Genocide, citizenship and political identity crisis in postcolonial Africa : Rwanda as case study.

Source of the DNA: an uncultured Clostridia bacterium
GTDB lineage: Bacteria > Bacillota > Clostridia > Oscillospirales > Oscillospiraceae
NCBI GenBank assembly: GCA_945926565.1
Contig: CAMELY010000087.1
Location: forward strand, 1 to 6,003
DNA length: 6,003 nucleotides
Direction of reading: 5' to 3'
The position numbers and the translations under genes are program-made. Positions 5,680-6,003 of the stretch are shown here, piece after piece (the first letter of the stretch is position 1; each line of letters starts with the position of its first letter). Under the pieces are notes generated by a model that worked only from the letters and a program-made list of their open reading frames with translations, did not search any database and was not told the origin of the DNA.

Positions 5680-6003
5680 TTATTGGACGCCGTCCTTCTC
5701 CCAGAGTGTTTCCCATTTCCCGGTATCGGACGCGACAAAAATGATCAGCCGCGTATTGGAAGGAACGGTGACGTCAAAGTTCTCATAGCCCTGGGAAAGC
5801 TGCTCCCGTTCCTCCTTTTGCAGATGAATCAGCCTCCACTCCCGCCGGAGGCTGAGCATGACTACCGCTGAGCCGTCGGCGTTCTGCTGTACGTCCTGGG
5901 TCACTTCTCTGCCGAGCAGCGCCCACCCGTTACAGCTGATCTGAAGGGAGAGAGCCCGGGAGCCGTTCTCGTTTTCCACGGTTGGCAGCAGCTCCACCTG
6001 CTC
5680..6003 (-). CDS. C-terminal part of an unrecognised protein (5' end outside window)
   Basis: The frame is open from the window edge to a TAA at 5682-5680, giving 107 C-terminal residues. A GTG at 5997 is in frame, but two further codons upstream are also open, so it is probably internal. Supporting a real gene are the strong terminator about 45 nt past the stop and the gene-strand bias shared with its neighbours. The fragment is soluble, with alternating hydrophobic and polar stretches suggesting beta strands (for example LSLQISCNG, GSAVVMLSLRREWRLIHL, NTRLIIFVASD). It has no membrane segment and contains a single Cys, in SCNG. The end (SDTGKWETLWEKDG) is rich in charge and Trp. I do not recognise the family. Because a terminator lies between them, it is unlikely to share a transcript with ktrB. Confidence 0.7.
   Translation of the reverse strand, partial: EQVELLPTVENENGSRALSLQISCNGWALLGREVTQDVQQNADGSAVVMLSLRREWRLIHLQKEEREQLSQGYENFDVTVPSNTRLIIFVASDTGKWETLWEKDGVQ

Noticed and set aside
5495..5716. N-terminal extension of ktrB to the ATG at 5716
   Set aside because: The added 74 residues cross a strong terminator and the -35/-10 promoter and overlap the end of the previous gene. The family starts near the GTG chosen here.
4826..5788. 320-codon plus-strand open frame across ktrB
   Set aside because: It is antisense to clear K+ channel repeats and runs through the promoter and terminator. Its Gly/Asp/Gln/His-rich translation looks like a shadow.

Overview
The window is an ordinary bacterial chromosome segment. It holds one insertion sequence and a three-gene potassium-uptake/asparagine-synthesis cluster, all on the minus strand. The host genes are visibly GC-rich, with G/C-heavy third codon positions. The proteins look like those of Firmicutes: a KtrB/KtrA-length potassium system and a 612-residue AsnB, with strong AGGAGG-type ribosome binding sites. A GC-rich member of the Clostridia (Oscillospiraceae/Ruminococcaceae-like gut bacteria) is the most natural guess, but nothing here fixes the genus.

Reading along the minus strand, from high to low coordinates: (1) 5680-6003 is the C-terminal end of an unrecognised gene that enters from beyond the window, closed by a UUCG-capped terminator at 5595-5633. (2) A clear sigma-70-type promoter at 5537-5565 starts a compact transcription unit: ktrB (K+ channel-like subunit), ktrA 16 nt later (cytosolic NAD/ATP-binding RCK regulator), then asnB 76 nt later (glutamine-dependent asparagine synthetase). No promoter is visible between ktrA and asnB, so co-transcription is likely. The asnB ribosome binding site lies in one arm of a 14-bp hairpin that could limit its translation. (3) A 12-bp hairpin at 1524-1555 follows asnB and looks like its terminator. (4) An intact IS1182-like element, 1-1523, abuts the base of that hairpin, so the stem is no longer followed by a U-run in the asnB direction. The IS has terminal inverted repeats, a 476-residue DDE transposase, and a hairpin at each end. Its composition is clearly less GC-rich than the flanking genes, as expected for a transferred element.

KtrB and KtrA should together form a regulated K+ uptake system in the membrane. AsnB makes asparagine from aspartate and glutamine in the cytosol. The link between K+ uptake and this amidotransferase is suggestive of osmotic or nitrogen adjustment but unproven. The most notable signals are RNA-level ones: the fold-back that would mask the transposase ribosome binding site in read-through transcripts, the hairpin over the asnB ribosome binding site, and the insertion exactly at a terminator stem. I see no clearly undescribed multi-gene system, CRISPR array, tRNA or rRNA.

To state that the 1994 Rwandan genocide was one of the most horrific catastrophes that occurred in the 20th century is to restate the obvious. This thesis is an analytical exploration of the root causes of the 1994 Rwandan genocide. It explains how Tutsi became non-indigenous Hamities and how Hutu became native indigenous, leaving the two populations to be identified along racial and ethnic lines. In 1933, the Belgians introduced identity cards which specified one‟s ethnic affiliation, giving birth to political identities as Hutu and Tutsi ceased to become cultural identities and became political identities. The identities of Hutu and Tutsi were not only legally enforced, but they also became linked to the governance of the state. Tutsi was now associated with state power and domination, while Hutu was linked with suppression and discrimination. Independent Rwanda, the Hutu took over power and continued to subscribe to some of the colonial racists ideologies and maintained Tutsi and Hutu as political identities. The once oppressed Hutu became the oppressor, whilst the once dominate Tutsi became the oppressed. The victim group construction theories were used in this study to examine the ills of race-branding in independent Rwanda. The Hutu regimes of the First Republic (1962-1973) and the Second Republic (1973-1994), failed to go beyond the colonist‟s strategy of divide and rule and instead continued to apply this racist ideology to bring justice to the Hutu, which turned into revenge for the Tutsi. Hence, this study analysis and evaluates how the citizenship and political identity crisis led to the 1994 Rwandan genocide.